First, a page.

The outgoing president, not giving a fuck anymore, tossed two decades of foreign policy into the rubbish bin:
President Obama announced Thursday an end to the 20-year-old ‘wet foot, dry foot’ policy that allowed most Cuban migrants who reach U.S. soil to stay and become legal permanent residents after one year.
President Obama issued a statement Thursday evening saying the U.S. is working to normalize relations with its one-time foe, and ending this policy was the next logical step. ‘Effective immediately, Cuban nationals who attempt to enter the United States illegally and do not qualify for humanitarian relief will be subject to removal,’ Obama said. ‘By taking this step, we are treating Cuban migrants the same way we treat migrants from other countries.’
The ‘wet foot, dry foot’ policy, created by President Clinton in 1995, has generally allowed Cubans who simply touch U.S. soil to stay in the country. Those caught at sea are returned to Cuba. In exchange for the new policy, Cuba has agreed to start accepting Cubans who were issued a deportation order in the United States, something the communist nation has refused to do for decades.
Someone new to South Florida interested in subtle shades of anger is welcome to a conversation on wet foot, dry foot. A Clinton-era compromise to mitigate the impact of thousands of refugees floating across the Florida Straits on planks of wood, the policy pleases no one except the lucky Cubans whose bare feet touch the sand. The Cuban-American right thinks, plausibly, that benefits shouldn’t automatically go to these arrivistes. The half dozen members of the Cuban-American left considers it an unwanted heirloom, crafted when the end of the Cold War caught Washington flatfooted.
Let me provide context, as my European lit professor used to say. The Cuban Adjustment Act helped thousands of refugees establish a measure of stability in their lives. My grandmother, an administrator by training, worked in refugee assistance before the establishment of Human Rehabilitation Services, from which she retired twenty-five years later. But this act of purported magnanimity had a poisonous effect on these new Miamians. Congress passed this act because the United States had lost Cuba. No Guatemalan Adjustment Act exists; no Haitian Adjustment Act was ever proposed. The hardened Cold Warriors who wrote and hurried this legislation to Lyndon Johnson’s desk understood its cleverness. It bound these infuriated Cuban arrivals in cords of gratitude; it augmented the strength of their patriotism and whetted the blade of their malice.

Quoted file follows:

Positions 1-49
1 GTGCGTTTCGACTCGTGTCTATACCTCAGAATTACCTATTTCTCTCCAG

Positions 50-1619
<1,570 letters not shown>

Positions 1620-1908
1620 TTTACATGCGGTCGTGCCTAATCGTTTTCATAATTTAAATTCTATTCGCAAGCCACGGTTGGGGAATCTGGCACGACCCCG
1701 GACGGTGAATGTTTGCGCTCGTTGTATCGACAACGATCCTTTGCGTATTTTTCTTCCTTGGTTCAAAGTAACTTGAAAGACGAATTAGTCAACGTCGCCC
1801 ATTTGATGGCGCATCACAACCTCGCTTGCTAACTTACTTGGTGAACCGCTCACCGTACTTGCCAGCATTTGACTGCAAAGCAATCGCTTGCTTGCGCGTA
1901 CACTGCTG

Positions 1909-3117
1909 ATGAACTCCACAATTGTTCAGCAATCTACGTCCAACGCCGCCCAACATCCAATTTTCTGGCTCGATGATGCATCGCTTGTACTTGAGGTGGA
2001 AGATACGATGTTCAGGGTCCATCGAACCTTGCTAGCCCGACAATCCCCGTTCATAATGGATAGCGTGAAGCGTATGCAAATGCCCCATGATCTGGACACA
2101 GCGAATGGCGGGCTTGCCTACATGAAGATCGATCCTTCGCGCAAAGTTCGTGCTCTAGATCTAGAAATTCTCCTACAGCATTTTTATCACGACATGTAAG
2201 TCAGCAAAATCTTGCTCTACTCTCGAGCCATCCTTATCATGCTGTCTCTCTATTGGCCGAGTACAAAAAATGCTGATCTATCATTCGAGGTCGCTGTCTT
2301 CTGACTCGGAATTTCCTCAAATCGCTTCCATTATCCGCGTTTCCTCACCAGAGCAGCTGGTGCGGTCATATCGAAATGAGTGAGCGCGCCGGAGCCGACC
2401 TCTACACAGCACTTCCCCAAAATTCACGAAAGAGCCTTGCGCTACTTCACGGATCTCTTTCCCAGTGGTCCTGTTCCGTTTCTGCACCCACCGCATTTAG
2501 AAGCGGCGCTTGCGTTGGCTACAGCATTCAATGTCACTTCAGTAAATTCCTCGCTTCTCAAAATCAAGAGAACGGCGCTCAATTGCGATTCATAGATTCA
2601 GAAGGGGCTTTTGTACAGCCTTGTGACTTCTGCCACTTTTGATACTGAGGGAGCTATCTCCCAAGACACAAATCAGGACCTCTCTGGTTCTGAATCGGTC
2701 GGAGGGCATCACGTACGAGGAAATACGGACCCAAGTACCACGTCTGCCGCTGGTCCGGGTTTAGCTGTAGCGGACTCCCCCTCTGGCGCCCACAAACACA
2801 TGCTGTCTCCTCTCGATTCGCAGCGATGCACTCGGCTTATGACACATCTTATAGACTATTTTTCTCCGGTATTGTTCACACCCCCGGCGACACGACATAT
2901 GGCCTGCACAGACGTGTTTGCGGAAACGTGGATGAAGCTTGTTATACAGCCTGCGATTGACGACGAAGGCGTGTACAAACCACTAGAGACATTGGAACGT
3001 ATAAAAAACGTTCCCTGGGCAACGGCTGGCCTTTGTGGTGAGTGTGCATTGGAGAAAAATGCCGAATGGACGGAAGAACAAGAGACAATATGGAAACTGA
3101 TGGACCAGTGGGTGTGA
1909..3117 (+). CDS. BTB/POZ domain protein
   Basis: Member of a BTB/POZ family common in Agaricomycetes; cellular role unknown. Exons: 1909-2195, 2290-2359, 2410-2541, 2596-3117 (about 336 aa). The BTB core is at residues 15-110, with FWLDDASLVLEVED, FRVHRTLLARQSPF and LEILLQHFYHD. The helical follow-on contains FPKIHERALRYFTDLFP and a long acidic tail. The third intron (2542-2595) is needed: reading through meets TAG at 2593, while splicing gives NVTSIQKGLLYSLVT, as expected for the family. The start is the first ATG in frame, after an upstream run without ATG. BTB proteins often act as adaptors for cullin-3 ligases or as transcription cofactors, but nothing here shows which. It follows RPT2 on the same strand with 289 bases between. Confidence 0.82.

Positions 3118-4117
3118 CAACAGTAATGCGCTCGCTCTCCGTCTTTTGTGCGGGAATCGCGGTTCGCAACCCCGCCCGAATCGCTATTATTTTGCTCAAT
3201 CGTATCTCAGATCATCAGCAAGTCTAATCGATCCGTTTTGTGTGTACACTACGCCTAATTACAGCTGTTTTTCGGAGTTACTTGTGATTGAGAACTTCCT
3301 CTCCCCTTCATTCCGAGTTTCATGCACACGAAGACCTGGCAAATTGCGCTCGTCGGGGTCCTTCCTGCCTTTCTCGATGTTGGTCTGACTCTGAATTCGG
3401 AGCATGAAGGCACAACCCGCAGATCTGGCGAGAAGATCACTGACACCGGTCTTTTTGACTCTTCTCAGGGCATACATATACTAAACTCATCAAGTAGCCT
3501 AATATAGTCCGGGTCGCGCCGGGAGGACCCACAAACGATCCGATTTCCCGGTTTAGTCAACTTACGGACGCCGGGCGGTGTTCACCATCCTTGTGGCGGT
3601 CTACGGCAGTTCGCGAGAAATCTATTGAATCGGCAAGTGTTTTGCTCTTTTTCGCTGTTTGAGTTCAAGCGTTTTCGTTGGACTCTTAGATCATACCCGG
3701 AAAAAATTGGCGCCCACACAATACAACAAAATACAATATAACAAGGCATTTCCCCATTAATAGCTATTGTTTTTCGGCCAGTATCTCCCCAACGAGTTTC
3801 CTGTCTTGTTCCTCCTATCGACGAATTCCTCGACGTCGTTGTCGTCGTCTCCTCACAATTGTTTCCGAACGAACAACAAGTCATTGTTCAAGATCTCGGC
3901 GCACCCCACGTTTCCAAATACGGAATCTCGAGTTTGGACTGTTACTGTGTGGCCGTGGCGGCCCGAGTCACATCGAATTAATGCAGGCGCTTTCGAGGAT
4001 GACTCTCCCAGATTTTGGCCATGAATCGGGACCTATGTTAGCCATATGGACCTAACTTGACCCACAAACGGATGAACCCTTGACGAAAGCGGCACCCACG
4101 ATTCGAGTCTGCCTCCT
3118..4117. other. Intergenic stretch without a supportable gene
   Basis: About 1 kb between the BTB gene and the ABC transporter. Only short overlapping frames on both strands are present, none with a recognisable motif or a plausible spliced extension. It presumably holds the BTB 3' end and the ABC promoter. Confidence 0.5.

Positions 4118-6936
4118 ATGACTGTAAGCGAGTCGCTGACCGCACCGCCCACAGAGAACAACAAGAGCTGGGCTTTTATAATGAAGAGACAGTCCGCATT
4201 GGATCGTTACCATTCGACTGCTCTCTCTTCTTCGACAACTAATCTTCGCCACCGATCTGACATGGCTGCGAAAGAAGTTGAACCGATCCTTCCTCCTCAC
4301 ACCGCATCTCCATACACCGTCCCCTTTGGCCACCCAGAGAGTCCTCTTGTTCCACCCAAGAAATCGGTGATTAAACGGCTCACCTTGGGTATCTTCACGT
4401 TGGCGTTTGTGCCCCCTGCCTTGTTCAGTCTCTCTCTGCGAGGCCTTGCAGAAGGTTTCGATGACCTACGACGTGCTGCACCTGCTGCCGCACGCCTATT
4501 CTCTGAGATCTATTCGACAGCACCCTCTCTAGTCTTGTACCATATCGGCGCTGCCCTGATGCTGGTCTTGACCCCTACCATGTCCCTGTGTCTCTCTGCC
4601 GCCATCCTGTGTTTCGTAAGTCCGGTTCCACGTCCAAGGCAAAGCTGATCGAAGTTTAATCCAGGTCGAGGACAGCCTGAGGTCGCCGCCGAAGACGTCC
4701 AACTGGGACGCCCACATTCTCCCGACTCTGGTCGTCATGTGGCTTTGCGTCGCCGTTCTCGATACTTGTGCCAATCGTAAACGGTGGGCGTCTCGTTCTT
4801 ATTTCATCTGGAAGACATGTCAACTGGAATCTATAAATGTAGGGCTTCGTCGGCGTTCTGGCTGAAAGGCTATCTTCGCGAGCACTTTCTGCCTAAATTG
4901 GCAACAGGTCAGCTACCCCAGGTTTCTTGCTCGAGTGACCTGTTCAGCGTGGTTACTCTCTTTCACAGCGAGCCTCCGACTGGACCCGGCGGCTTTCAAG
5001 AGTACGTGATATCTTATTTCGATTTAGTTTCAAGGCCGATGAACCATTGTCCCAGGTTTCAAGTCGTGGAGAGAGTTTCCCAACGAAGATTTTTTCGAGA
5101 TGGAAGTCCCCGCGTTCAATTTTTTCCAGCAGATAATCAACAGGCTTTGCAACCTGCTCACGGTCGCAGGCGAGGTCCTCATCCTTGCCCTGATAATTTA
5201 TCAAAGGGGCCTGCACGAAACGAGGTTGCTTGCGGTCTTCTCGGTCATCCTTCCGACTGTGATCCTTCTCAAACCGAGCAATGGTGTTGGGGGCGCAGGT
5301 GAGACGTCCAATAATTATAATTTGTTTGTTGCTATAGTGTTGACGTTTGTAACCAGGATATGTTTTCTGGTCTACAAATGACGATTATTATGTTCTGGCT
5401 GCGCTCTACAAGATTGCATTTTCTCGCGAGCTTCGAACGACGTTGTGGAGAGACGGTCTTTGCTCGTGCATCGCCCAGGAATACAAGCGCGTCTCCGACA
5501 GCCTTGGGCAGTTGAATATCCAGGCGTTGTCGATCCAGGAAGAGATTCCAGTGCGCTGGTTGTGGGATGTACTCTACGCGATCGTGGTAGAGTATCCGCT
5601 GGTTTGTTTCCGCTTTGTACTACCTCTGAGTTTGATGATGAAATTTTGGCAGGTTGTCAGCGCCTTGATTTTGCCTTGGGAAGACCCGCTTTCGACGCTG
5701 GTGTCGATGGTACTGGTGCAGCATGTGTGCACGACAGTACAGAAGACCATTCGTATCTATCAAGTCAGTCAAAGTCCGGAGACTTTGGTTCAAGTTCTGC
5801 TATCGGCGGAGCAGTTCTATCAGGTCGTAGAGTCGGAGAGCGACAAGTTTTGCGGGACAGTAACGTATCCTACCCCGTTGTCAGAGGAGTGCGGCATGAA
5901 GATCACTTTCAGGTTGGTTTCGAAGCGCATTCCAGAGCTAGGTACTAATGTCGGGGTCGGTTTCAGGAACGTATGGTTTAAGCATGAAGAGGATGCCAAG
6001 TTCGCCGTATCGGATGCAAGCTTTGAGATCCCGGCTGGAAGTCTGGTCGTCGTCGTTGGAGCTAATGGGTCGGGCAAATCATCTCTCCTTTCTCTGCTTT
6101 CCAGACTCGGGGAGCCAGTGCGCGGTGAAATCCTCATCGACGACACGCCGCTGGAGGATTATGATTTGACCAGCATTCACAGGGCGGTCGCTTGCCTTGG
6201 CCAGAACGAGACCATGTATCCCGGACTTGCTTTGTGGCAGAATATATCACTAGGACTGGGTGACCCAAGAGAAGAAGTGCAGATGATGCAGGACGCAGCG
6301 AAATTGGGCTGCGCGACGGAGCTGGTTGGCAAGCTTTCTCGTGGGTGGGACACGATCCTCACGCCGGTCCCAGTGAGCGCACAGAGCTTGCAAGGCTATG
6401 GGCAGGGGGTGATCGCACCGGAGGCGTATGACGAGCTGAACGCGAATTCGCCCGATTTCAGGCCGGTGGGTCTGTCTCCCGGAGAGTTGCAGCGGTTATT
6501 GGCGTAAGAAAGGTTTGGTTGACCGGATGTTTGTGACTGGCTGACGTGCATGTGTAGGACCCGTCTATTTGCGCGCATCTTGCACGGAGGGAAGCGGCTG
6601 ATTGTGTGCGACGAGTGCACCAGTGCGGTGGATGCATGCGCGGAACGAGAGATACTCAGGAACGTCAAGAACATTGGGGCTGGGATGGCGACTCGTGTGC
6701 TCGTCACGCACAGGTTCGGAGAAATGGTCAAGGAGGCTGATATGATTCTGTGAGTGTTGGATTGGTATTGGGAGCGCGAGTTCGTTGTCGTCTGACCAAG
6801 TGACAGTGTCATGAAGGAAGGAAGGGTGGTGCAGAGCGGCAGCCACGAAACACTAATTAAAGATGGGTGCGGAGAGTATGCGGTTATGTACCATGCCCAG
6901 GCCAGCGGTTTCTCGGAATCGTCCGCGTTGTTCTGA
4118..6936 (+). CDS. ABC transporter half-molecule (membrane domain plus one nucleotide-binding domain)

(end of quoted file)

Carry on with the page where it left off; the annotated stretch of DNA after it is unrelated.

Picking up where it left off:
I doubt the Washingtonians anticipated the result: these arrivals created an unusual amalgamation of dizzying ardor for patria and a startling propensity for Yankee jingoism. Thanks to the Act, the average Cuban American displayed a commitment to more halfwit ideas that a Rotarian in Idaho would have tolerated in a diner after church. We burgled the Watergate Hotel. We wept when Ronald Reagan visited a mediocre restaurant and, in return, we supported arming the Contras of Nicaraguans with weapons bought by the dough we got from the Iranian mullahs responsible for keeping the hostages in 1979. While Felix Rodriguez and Luis Posada Carriles worked for the moral equivalent of the Founding Fathers, the rest of us slapped “Ollie North For President” bumper stickers on our Buicks. To install a second Bush in the Oval Office, we kept Miami-Dade County election officials from finishing a recount in 2000 using thuggery and intimidation. We believed in charlatans; we aspired to be mountebanks. For proof, read Representative Ileana Ros-Lehtinen’s statement. Then glance at her colleague Mario Diaz-Balart’s. They’re miffed that a President Trump didn’t do it first.
Florid with profanity, ironical, generous without expectation of reward, Cubans have made formidable contributions to the body politic; our presence is why, electoral happenstance aside, Florida is no longer an Alabama with sempiternal tropical heat. The rescinding of wet foot, dry foot means the termination of our elite status, the end of our haute seigneur towards other immigrant groups, and a diminishment of our contempt for the newest Cuban arrivals. It complicates Trump’s Cuba policy, insofar as he has one that’s any less coherent than Ros-Lehtinen and Diaz-Balart’s.